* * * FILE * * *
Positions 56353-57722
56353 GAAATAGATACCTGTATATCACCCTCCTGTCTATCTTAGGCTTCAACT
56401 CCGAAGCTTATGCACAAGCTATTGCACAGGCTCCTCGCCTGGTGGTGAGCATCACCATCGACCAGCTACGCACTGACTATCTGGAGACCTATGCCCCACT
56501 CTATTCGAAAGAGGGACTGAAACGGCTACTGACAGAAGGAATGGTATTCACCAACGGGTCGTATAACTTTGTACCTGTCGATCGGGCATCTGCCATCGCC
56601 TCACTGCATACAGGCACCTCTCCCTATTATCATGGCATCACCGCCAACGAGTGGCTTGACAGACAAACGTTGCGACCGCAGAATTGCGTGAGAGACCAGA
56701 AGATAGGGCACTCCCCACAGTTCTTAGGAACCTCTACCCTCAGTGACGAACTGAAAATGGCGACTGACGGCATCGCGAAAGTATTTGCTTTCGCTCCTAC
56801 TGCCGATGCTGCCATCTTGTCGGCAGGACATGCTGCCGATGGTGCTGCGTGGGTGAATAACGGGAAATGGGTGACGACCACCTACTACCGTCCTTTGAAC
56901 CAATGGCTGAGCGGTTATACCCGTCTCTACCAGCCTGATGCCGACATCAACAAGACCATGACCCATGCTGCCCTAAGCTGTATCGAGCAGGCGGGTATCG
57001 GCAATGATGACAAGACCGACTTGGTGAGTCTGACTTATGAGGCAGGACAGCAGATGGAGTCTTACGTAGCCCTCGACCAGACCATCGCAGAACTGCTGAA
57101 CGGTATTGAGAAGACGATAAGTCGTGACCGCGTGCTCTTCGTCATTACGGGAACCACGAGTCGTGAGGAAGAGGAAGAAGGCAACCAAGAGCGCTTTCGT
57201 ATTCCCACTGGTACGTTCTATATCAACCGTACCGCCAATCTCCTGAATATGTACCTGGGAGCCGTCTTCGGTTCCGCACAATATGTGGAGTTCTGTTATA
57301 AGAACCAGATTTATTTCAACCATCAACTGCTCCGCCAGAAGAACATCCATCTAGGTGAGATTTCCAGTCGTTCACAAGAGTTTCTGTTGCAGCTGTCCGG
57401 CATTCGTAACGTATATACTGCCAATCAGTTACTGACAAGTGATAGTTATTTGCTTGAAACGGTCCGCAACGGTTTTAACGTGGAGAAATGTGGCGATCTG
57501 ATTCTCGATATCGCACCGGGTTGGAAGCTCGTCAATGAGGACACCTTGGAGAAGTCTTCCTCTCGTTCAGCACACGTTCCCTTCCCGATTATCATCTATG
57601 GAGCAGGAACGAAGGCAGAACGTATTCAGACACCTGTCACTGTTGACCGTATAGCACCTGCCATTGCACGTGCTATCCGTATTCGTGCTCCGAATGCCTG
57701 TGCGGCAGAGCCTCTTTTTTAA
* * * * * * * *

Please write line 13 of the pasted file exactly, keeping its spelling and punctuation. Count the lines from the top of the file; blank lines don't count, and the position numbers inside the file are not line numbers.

57401 CATTCGTAACGTATATACTGCCAATCAGTTACTGACAAGTGATAGTTATTTGCTTGAAACGGTCCGCAACGGTTTTAACGTGGAGAAATGTGGCGATCTG